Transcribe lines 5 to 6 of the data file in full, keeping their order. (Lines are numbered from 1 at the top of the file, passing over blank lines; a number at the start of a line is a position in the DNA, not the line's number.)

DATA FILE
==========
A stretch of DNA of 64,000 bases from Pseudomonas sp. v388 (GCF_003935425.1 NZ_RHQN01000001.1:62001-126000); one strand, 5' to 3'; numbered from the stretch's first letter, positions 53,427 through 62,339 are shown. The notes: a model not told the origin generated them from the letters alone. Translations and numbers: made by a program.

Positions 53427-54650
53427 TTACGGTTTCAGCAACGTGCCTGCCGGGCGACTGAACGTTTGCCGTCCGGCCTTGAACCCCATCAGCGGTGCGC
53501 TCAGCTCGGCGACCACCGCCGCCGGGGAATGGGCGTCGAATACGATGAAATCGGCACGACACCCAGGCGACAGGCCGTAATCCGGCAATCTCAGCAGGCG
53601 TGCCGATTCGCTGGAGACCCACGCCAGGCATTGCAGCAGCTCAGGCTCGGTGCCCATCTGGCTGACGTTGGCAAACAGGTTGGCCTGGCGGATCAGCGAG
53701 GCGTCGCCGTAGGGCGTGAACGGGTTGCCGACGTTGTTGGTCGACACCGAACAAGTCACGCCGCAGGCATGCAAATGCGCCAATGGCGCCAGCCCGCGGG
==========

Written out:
53601 TGCCGATTCGCTGGAGACCCACGCCAGGCATTGCAGCAGCTCAGGCTCGGTGCCCATCTGGCTGACGTTGGCAAACAGGTTGGCCTGGCGGATCAGCGAG
53701 GCGTCGCCGTAGGGCGTGAACGGGTTGCCGACGTTGTTGGTCGACACCGAACAAGTCACGCCGCAGGCATGCAAATGCGCCAATGGCGCCAGCCCGCGGG